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- Shannon Brandt, director of Indigo Development and Change co-ordinates sustainable farming projects in the South Bokkeveld region.
- One of the latest projects focused on building capacity in sustainable stewardship and climate-smart agriculture (CSA) among the region’s small-scale farmers.
- Trial plots were set up for evaluation and monitoring of CSA practices at three local farms.
- Through these projects the small-scale farmers are adapting and finding ways to farm more sustainably in our harsh climate.
“The South Bokkeveld is where my heart lies, with the farmers who share this beautiful landscape. They are very keen to learn new things and one of the female farmers told me she will never stop learning how to farm better for as long as she lives.”
These are the words of Shannon Brandt, director of Indigo Development and Change. From her base and home in the village of Nieuwoudtville in the Northern Cape she co-ordinates sustainable farming projects in the South Bokkeveld region, which is south of Nieuwoudtville.
One of the latest projects focused on building capacity in sustainable stewardship and climate-smart agriculture (CSA) among the region’s small-scale farmers. As a Worldwide Fund for Nature (WWF) Nedbank Green Trust initiative, funded by Nedbank from 2018 to 2022, it is part of WWF’s landscape and biodiversity conservation drive.
Read more about South Africa’s indigenous rooibos.
The 17 South Bokkeveld farmers who are participating in the project, known as the ‘organic team’, grow rooibos on anything from a 5x5m plot to 50ha on privately owned and community-owned farms such as Melkkraal. Organic rooibos tea is sought after in Europe.
Empowering climate-smart rooibos farmers
“During the training we discussed climate-wise farming methods, such as organic mulching and liquid composting – a compost that you dilute with water and spray on the land,” Brandt explains. Indigo’s partners in the project included the Environmental Monitoring Group, Heiveld, Spier the Goedgedacht Trust and local farmers from the Nieuwoudtville area.
Trial plots were set up for evaluation and monitoring of CSA practices at three local farms, Melkkraal, and Kortkloof and Bloemfontein – where the rooibos is dried on the tea court and then packed into 50kg bales for export. It provides a seasonal income. The farmers plant the rooibos in the winter months, harvest it in summer and are paid on delivery.
The trial plots serve as demonstration sites for the use of CSA in this arid region where other small and large-scale farmers, researchers, and other stakeholders could visit and learn about methods suitable for sustainable agriculture under arid conditions affected by climate change. The project benefited over 300 people in the South Bokkeveld farming community.
“We also do climate change preparedness workshops every three or four months to share seasonal forecasts and to reflect on experienced weather and farming practices using climate calendars,” says Brandt. The farmers add their own indigenous knowledge of the natural environment to see what the weather is bringing for the week, month and season. And they share their successes and failings. It’s a platform from which future adaptation projects can be developed.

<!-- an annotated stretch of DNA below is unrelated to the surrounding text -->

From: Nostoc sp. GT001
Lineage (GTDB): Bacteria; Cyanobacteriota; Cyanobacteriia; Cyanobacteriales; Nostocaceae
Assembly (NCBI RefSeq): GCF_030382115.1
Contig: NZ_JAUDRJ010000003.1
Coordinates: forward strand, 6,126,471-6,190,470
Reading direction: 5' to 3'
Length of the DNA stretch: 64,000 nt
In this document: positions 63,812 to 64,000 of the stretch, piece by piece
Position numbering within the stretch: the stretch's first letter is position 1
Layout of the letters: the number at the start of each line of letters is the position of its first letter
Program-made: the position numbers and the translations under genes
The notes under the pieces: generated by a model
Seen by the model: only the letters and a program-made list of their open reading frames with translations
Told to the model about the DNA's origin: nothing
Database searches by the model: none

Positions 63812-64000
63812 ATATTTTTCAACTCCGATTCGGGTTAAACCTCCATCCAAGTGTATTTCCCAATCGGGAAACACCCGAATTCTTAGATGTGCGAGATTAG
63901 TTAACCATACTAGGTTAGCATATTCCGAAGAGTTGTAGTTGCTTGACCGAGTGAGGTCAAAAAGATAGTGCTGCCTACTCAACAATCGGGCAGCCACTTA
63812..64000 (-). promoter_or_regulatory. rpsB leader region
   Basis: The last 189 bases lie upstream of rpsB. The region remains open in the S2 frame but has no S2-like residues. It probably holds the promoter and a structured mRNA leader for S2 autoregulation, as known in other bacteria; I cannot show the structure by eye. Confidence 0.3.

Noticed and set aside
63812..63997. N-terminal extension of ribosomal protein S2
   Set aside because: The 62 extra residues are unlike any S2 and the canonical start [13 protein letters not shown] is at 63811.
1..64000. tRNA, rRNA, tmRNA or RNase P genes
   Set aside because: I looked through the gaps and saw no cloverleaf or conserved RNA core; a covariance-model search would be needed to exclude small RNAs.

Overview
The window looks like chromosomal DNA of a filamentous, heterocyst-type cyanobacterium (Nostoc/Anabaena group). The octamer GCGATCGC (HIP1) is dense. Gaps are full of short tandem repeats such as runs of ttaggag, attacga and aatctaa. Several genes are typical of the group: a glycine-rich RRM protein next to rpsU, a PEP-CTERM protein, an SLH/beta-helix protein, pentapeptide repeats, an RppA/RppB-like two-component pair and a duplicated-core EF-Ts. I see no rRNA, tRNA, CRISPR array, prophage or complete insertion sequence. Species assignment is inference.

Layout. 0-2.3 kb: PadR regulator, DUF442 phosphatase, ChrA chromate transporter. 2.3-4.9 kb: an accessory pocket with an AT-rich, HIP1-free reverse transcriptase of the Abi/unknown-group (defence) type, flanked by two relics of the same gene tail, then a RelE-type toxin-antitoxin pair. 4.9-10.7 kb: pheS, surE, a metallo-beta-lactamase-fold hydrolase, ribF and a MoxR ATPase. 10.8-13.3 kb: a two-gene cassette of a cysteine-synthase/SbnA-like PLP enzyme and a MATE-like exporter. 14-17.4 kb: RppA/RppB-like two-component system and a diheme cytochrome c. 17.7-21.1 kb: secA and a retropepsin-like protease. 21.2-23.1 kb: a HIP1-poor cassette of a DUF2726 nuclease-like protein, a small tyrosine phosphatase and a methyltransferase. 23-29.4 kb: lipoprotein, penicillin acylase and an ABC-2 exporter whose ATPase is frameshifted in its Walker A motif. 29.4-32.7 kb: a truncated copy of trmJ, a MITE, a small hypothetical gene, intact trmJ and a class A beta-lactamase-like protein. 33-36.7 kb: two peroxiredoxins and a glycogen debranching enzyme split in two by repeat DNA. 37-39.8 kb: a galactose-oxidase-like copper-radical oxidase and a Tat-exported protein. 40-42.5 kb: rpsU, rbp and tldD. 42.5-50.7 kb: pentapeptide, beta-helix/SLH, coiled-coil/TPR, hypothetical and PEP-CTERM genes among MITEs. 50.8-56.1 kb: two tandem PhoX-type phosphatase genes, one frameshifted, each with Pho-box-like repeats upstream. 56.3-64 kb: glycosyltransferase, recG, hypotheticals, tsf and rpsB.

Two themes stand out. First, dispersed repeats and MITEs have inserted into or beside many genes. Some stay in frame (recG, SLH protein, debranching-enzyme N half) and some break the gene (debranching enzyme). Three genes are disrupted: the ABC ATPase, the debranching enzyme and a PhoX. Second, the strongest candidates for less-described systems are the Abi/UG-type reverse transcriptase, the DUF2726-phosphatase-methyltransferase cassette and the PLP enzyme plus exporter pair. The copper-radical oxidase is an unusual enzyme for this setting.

The farmers who have been farming for decades say that they are seeing dramatic changes in the weather, and have experienced prolonged, severe droughts. The farmers here face an extreme climate that ranges from over 40° C in summer to -4 ° C in winter and periodic devastating thunderstorms.
Climate change poses challenges to livestock farmers
“This project is the second one we’ve funded in the South Bokkeveld, in partnership with Indigo,’ says Tobie Badenhorst, Head of Group Sponsorships and Cause Marketing at Nedbank. ‘The first one – from 2013 to 2015 – focused on livestock farming adaptation and monitoring for climate change. It was in response to a request for help to better understand the weather and changing climate patterns from several local small-scale sheep farmers, all women.’
They expressed concern that the summer and winter extremes are becoming more extreme and that they need to know how to cope with the effects on their livestock, vegetation and water supply.
During extreme heat and cold, the sheep must able to access areas that are sheltered from the elements. In anticipation of this, the farmers enhanced their ability to read the weather patterns in advance with the help of automated weather stations. They then move the sheep to more protected areas before the weather hits. They also adjust their shearing times according to the weather predictions. Findings, local knowledge and lessons learnt were shared with other small-stock farmers in the area.
“Through these projects the small-scale farmers are adapting and finding ways to farm more sustainably in our harsh climate,” says Brandt, adding that she has learnt a huge amount about climate-smart agriculture during the 16 years she has been with Indigo. She started as an intern in 2007 after completing her matric in Nieuwoudtville. This year she graduated with a diploma in agriculture. – By Heather Dugmore